At this time, she began to feel that she had a vocation in the church, but she had no sense of how this could develop. The life of a nun would not do, because her perception of that life at the time was that it was too separate from society. She made enquiries at Deaconess House in Melbourne at the age of sixteen and she was told to come back when she had completed her secondary studies. She was frustrated by the fact that although there was a clear career path for men in the church, none existed for women. She felt that 'she was being called to something, but didn't quite know what' (Interview). She moved to Brisbane where she got involved with a group called Teen Challenge and went to a rally where she had what she describes as 'a defining moment'. It was, she says, 'definitely a conversion moment … I think I must have been looking for it or hoping something would happen. I think I had been wanting for God for a long time.' So she decided to 'throw in her lot' and make changes to her life (Williams).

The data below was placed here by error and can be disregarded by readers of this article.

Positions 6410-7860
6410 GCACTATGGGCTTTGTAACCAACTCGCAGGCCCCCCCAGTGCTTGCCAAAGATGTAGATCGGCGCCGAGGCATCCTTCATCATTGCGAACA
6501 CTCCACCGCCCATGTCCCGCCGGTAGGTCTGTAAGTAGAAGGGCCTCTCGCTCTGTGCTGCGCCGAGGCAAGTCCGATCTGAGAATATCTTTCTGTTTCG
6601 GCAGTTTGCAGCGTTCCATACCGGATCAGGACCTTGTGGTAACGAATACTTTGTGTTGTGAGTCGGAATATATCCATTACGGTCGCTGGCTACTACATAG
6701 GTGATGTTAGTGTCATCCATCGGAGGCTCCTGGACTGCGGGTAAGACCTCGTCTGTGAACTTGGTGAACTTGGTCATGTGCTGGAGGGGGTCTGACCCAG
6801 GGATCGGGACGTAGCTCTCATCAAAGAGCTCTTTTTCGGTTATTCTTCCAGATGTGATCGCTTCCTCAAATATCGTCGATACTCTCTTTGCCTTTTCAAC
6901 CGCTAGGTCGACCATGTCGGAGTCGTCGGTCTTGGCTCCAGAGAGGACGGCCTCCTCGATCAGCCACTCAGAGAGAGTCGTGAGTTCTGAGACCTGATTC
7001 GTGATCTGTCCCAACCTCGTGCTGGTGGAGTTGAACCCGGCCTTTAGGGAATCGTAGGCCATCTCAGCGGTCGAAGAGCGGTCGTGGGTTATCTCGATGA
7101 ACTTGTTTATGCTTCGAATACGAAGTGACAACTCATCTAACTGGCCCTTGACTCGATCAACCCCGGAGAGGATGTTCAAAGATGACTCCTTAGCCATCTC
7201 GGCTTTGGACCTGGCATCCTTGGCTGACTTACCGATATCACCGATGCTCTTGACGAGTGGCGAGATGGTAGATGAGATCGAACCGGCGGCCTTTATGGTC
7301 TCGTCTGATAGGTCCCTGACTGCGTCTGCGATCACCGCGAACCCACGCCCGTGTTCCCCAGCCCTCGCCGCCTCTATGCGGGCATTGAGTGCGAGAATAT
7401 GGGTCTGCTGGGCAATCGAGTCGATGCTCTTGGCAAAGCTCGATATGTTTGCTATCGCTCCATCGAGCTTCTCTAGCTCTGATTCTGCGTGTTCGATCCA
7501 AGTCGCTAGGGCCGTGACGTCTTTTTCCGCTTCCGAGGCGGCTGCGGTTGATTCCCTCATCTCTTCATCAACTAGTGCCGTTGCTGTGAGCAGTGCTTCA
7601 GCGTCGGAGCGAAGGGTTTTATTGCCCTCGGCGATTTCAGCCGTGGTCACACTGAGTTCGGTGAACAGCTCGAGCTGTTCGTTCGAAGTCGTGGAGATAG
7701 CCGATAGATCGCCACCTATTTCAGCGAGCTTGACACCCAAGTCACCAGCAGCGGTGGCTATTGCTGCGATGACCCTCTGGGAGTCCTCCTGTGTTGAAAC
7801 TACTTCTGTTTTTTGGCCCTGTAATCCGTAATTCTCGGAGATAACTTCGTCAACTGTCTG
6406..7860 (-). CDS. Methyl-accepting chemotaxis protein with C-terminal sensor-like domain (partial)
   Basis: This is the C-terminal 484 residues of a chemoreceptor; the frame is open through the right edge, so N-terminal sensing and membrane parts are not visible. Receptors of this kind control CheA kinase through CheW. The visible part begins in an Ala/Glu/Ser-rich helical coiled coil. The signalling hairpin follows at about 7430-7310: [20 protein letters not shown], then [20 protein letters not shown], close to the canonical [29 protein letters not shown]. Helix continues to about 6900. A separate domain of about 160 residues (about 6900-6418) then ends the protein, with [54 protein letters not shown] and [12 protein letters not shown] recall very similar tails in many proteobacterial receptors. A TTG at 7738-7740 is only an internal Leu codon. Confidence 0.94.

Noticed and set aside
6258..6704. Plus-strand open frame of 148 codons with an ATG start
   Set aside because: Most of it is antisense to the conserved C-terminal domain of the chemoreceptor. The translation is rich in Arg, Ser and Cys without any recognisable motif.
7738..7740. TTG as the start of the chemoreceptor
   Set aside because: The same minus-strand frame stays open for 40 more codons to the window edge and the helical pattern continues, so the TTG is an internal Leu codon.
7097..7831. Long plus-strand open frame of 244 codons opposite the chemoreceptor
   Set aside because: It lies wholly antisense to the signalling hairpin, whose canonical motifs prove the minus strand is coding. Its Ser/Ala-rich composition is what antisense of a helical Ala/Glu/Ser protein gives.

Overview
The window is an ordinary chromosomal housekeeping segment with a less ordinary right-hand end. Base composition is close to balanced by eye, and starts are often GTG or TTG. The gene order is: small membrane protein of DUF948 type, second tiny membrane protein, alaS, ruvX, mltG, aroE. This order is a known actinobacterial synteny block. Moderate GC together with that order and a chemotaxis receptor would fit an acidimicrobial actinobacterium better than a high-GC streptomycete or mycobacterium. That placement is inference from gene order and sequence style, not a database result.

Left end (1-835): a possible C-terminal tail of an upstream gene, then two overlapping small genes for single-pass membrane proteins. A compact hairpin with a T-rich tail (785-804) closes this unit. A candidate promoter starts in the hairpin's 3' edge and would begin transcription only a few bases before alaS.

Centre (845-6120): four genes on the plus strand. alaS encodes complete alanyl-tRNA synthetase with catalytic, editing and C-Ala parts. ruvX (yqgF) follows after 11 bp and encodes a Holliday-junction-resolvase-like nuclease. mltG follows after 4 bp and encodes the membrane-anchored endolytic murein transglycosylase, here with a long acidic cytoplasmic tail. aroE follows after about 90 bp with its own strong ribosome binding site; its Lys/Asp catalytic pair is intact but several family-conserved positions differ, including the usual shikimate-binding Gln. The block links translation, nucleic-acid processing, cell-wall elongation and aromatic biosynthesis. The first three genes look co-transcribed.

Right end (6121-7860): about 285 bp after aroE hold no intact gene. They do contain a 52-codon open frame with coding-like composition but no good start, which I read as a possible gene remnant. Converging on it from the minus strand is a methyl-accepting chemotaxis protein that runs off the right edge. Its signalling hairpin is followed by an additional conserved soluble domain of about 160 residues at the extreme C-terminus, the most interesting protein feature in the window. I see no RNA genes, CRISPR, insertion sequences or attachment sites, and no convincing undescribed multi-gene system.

After five years living in Brisbane, Goldsworthy returned to Melbourne resolving to begin living her faith seven days a week. She sought advice from her parish priest on how she should proceed. Gerald Beaumont and his family who had been important to her in her teenage years became her mentors, guiding her through the process and encouraging her to formalise her education with the church. Completing much research and stepping through various stages of qualification and acceptance, she enrolled in a Bachelor of Theology at the Melbourne College of Divinity, living at Trinity College. She still struggled with 'learning how to learn' but loving what she was doing helped.